University of Oxford research psychologist Dr. Kevin Dutton reveals that there is a scale of “madness” along which we all sit. Incorporating the latest advances in brain scanning and neuroscience, Dutton demonstrates that the brilliant neurosurgeon who lacks empathy has more in common with a Ted Bundy who kills for pleasure than we may wish to admit, and that a mugger in a dimly lit parking lot may well, in fact, have the same nerveless poise as a titan of industry. Dutton argues that there are “functional psychopaths” among us—different from their murderous counterparts—who use their detached, unflinching, and charismatic personalities to succeed in mainstream society, and that shockingly, in some fields, the more “psychopathic” people are, the more likely they are to succeed. Dutton deconstructs this often misunderstood diagnosis through bold on-the-ground reporting and original scientific research as he mingles with the criminally insane in a high-security ward, shares a drink with one of the world’s most successful con artists, and undergoes transcranial magnetic stimulation to discover firsthand exactly how it feels to see through the eyes of a psychopath.

Order the book from Amazon

Tags: , ,

Moral Origins: The Evolution of Virtue,
Altruism, and Shame

Dr. Christopher Boehm (photo by Jenny Cool)

IF THE HUMAN INSTINCT to survive and reproduce is “selfish,” why do people engage in self-sacrifice, and even develop ideas like virtue and shame to justify that altruism? Many theories have been put forth, some emphasizing the role of nepotism, others emphasizing the advantages of reciprocation or group selection effects. Evolutionary anthropologist Christopher Boehm offers an elegant new theory. Tracing the development of altruism and group social control over 6 million years, Boehm argues that our moral sense is a sophisticated defense mechanism that enables individuals to survive and thrive in groups. One of the biggest risks of group living is the possibility of being punished for our misdeeds by those around us. Bullies, thieves, free-riders, and especially psychopaths are the most likely to suffer this fate. Getting by requires getting along, and this social type of selection, Boehm shows, singles out altruists for survival. This selection pressure has been unique in shaping human nature, and it bred the first stirrings of conscience in the human species. Dr. Boehm offers profound insight into humanity’s moral past—and how it might shape our moral future.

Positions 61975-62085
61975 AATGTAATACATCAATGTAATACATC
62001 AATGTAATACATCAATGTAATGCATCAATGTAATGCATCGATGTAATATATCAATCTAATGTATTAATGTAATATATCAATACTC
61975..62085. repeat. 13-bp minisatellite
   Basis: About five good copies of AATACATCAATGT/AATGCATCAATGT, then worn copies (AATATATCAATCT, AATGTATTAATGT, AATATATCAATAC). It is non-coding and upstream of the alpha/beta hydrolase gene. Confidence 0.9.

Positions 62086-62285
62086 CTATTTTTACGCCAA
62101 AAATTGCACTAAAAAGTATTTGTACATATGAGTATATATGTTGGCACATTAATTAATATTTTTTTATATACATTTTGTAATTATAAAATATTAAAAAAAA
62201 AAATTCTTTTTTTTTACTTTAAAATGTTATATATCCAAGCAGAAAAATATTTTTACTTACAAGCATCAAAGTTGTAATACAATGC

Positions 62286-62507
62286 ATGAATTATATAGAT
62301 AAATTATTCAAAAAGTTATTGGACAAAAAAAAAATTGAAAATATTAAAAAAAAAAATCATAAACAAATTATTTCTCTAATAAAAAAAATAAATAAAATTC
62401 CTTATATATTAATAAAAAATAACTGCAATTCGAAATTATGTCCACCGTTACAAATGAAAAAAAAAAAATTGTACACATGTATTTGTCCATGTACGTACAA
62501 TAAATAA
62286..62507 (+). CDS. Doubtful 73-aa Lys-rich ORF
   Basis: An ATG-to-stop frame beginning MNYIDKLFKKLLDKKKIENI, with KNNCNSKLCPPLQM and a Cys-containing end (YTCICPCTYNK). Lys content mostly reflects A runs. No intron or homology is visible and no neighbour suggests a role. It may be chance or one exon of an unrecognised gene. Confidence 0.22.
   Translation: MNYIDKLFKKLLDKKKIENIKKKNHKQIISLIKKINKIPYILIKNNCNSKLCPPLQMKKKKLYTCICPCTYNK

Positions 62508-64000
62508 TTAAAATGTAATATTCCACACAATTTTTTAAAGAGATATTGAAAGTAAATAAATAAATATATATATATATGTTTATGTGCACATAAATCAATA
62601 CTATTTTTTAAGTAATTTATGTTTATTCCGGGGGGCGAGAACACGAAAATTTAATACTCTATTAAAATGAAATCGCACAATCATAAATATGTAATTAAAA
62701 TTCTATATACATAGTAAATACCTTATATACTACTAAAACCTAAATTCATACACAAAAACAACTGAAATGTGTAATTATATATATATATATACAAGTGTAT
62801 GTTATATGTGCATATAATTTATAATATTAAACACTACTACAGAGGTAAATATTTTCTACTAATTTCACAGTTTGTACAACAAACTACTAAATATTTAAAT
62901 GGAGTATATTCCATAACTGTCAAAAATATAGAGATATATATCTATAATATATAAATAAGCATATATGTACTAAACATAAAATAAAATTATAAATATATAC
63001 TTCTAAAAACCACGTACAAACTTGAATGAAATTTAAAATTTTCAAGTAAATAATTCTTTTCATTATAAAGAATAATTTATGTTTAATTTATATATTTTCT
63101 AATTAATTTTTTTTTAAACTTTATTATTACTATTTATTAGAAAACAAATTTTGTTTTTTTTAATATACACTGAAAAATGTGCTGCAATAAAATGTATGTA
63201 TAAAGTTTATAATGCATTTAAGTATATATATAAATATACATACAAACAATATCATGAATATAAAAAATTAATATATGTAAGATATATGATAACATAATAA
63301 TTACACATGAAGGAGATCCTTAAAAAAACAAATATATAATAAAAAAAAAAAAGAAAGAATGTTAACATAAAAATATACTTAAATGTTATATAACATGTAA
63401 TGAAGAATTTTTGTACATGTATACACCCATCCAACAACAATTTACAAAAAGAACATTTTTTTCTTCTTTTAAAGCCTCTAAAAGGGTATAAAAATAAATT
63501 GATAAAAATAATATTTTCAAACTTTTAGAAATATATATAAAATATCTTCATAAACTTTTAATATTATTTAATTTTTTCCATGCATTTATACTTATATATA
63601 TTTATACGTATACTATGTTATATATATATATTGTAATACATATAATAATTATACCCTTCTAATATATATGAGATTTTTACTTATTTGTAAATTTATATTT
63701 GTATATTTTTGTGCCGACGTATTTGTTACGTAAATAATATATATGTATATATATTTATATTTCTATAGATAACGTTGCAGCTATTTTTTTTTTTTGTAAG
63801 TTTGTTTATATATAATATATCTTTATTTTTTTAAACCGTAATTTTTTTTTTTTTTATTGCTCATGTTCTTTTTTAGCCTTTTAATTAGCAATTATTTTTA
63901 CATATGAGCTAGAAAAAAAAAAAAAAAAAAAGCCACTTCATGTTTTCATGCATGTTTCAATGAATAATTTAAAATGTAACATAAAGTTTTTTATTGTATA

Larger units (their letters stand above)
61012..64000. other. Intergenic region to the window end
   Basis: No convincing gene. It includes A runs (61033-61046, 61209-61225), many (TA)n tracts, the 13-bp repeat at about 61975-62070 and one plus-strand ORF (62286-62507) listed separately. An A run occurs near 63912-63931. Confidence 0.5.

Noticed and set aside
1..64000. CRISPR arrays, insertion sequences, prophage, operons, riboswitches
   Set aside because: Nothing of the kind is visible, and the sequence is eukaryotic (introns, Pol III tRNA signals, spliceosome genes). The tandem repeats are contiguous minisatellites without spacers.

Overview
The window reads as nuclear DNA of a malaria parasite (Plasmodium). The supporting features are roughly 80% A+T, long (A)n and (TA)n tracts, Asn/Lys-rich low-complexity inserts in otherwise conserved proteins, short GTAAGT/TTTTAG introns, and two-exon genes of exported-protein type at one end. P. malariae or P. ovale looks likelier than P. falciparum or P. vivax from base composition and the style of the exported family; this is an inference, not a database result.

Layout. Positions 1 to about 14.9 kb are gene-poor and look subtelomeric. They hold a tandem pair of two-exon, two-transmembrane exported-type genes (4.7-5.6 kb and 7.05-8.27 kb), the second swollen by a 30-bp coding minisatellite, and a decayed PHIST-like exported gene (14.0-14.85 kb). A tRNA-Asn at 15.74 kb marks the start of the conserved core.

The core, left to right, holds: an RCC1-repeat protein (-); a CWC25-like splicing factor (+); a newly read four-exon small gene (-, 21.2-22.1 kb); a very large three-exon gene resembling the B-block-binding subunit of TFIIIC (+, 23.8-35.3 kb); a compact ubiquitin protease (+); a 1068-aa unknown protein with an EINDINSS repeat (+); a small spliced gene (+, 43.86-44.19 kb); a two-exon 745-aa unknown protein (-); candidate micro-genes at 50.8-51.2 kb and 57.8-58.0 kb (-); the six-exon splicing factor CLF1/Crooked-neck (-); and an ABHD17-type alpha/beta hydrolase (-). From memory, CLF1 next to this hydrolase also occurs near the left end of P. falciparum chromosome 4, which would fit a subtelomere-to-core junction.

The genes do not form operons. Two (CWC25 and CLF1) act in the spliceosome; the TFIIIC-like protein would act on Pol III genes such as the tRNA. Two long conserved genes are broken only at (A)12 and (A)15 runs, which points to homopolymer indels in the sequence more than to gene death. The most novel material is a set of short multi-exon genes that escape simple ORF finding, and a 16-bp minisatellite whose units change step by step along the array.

Tags: , , ,

Born Together, Reared Apart:
The Landmark Minnesota Twin Study

Dr. Nancy Segal

“The Minnesota Study of Twins Reared Apart” startled scientists by demonstrating that twins reared apart are as alike, across a number of personality traits and other measures, as those raised together, suggesting that genetic influence is pervasive. Dr. Nancy Segal, a professor in the Department of Psychology at California State University, Fullerton, and the director of the Twin Studies Center, offers an overview of the study’s scientific contributions and effect on public consciousness. Dr. Segal is an associate editor of Twin Research and Human Genetics, the official journal of the International Society for Twin Studies.

Tags: , , ,

The Secrets of Mental Math: The Mathemagician’s Guide to Lightning Calculation and Amazing Math Tricks

Art Benjamin

TEACHERS AND PARENTS, BRING YOUR STUDENTS AND KIDS to see the famous lightning calculator and mathemagician Art Benjamin demonstrate simple math secrets and tricks that will forever change how you look at the world of numbers. Get ready to amaze your friends—and yourself—with incredible calculations you never thought you could master, and learn how to do math in your head faster than you ever thought possible, dramatically improve your memory for numbers, and—maybe for the first time—make mathematics fun. Dr. Benjamin will teach you how to quickly multiply and divide triple digits, compute with fractions, and determine squares, cubes, and roots without blinking an eye. No matter what your age or current math ability, Dr. Benjamin will teach you how to perform fantastic feats of the mind effortlessly. This is the math they never taught you in school.

Tags: , , ,

Consciousness: Confessions of a Romantic Reductionist

Christof Koch

WHAT LINKS CONSCIOUS EXPERIENCE OF PAIN, joy, color, and smell to bioelectrical activity in the brain? How can anything physical give rise to nonphysical, subjective, conscious states? Neuroscientist Christof Koch has devoted much of his career to bridging the seemingly unbridgeable gap between the physics of the brain and phenomenal experience. Koch recounts not only the birth of the modern science of consciousness but also the subterranean motivation for his quest—his instinctual (if “romantic”) belief that life is meaningful. Koch describes his own groundbreaking work with Francis Crick in the 1990s and 2000s and the gradual emergence of consciousness (once considered a “fringy” subject) as a legitimate topic for scientific investigation. Koch gives us stories from the front lines of modern research into the neurobiology of consciousness as well as his own reflections on a variety of topics, including the distinction between attention and awareness, the unconscious, how neurons respond to Homer Simpson, the physics and biology of free will, dogs, sentient machines, and Der Ring des Nibelungen.